The editorial categories are research topics that have guided researchers during the recovery phase and continue to be the impetus behind the Documents Project’s digital archive and the Critical Documents book series. Developed by the project’s Editorial Board, each of the teams analyzed this framework and adapted it to their local contexts in developing their research objectives and work plans during the Recovery Phase. Learn more on the Editorial Framework page.
Clemente Padín describes and discusses his vision as a creator and promoter of Mail Art in the 1970s in Uruguay. He approaches the subject from the broad perspective of the movement’s worldwide activities, providing a comparative analysis that includes a detailed description of this art’s various formal modes. He explains that the movement experienced a revival after the 1980s and 1990s, but on the whole has declined since then.
Mail Art is an international movement that uses the postal service to promote cultural exchange and political criticism via graphic artworks that are mailed with no concern for the damage they might suffer along the way. The movement relies on an art form that demythologizes creative mechanisms, putting back in society’s hands an instrument designed to be used for cultivating relationships. The concepts of “no return” and “non-commercial art” are basic requirements of Mail Art as a means of communication and transmission. Padín explains the idea as follows: “From the perspective of the information sciences, you could say that the innovative aspect of Mail Art is the novelty of the transmission ‘channel’ that colors the message and alters it with its noise […] what is new here is the communicational approach, the person-to-person interaction that seems revolutionary when compared to the false communication or monologue being emitted by the mass media.” On the whole, creators of Mail Art sought to have their mailed pieces exhibited at sponsoring institutions for their own ends. Just as the Fluxus group wanted to use official art channels in new and creative ways, the Mail Art movement encouraged an interdisciplinary approach and the use of mediums and materials from different fields. In the Río de la Plata region the movement started in 1969, and spread through the mail and through the efforts of a network of alternative Latin American publications, including the Uruguayan magazine OVUM 10 (1969), and the Mexican magazine El Corno Emplumado (1962–69) edited by Sergio Mondragón and his predecessor Margaret Randall.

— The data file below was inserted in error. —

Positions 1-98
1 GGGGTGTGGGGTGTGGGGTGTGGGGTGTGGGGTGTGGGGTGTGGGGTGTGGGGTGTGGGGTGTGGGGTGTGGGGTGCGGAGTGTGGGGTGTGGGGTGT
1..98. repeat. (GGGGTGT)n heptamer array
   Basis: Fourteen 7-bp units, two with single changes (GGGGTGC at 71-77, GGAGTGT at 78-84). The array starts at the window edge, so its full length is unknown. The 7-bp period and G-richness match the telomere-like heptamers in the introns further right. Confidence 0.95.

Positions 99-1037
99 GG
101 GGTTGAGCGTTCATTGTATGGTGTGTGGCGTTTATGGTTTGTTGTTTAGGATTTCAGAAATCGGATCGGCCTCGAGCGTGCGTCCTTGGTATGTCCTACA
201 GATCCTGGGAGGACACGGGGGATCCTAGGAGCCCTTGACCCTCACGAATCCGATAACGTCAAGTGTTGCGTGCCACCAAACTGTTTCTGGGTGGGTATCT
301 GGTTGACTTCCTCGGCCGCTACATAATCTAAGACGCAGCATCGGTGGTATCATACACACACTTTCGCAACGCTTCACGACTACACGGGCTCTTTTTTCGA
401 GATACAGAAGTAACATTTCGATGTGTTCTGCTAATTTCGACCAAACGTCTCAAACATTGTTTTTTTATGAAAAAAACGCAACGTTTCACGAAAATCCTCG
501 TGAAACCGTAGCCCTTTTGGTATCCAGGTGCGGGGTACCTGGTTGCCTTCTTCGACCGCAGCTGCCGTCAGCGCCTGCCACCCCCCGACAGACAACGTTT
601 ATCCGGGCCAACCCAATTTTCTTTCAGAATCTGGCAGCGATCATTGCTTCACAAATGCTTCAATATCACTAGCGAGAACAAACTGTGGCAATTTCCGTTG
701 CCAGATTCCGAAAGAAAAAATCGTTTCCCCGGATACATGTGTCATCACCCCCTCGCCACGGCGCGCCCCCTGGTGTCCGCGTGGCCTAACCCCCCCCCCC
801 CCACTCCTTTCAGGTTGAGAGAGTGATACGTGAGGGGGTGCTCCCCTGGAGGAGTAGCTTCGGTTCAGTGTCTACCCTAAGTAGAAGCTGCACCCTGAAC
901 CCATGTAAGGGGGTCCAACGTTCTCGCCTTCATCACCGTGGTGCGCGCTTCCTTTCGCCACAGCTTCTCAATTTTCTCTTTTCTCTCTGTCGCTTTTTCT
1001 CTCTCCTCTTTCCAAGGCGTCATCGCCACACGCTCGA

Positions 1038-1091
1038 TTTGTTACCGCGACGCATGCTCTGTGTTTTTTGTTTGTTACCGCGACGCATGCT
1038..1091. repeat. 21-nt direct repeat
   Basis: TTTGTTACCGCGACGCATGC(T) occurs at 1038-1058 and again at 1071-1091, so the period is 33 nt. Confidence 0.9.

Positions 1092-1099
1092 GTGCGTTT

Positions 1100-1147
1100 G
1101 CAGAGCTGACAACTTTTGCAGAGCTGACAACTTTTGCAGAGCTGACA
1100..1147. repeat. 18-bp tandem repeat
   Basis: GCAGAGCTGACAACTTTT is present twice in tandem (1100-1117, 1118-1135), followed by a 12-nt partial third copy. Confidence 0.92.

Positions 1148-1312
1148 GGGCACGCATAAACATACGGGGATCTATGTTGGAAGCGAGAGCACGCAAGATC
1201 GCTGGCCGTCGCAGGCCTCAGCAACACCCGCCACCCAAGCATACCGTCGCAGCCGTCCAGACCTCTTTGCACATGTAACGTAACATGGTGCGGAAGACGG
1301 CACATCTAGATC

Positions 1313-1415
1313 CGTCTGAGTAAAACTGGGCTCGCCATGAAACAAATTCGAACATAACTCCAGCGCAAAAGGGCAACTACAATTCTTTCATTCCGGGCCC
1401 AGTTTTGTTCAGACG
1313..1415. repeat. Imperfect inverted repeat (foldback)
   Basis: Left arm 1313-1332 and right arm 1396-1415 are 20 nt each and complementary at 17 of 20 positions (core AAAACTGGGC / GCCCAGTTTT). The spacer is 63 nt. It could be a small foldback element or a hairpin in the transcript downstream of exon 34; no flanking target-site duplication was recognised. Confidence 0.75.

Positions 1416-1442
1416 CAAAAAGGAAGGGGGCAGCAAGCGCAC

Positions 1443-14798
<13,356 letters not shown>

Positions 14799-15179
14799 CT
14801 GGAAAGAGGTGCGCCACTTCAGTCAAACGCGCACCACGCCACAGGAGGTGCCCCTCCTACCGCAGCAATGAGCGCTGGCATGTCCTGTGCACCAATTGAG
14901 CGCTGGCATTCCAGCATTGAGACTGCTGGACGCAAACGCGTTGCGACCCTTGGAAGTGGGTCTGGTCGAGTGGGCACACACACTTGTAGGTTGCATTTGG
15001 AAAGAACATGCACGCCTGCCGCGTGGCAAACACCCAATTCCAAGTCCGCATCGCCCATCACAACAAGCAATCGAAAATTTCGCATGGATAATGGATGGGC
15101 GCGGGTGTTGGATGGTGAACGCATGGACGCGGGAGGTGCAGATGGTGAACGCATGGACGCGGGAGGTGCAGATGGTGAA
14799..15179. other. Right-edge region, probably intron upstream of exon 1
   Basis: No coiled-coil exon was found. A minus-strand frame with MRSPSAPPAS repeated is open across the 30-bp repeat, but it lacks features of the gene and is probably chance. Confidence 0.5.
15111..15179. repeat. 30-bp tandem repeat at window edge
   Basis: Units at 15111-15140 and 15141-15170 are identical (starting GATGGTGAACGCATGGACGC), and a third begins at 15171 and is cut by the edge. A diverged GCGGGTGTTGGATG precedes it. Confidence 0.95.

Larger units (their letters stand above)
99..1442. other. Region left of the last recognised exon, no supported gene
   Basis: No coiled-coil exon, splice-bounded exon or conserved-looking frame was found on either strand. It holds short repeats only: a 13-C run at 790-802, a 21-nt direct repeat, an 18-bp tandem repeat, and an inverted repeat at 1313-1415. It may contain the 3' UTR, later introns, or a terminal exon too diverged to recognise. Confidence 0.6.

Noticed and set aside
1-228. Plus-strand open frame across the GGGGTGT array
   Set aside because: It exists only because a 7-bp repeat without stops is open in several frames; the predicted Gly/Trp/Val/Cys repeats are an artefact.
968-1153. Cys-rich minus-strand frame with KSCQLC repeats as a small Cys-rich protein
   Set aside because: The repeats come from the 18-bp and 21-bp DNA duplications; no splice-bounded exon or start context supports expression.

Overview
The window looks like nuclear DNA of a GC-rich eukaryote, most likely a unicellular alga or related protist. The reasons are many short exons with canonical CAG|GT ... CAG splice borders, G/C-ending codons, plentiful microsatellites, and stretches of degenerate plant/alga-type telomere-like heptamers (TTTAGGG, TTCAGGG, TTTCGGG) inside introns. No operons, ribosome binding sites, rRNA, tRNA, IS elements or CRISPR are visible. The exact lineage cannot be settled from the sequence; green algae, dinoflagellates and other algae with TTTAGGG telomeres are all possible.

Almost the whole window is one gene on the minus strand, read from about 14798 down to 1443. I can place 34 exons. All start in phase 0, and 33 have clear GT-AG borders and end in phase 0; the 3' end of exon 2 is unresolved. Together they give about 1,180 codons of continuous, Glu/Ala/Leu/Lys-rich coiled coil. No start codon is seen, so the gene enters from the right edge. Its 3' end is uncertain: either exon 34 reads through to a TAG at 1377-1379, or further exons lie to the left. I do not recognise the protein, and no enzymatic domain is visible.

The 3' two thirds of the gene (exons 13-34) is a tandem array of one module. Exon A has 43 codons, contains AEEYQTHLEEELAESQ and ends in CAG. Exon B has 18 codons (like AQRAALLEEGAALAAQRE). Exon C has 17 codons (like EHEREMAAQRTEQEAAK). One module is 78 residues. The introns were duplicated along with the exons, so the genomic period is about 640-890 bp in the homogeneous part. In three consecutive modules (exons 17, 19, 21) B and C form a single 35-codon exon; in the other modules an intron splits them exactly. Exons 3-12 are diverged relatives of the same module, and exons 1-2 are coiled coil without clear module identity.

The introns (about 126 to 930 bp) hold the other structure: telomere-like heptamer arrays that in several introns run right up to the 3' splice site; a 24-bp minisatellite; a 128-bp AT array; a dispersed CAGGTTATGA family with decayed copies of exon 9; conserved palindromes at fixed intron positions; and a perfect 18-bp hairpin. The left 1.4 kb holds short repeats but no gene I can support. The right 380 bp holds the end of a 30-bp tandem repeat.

[As complimentary reading, see these other articles by Clemente Padín in the ICAA digital archive: “Dictadura o clamoreo en el Uruguay” (doc. no. 1240688), and “La Performance desde la perspectiva Latinoamericana” (doc. no. 1240733)].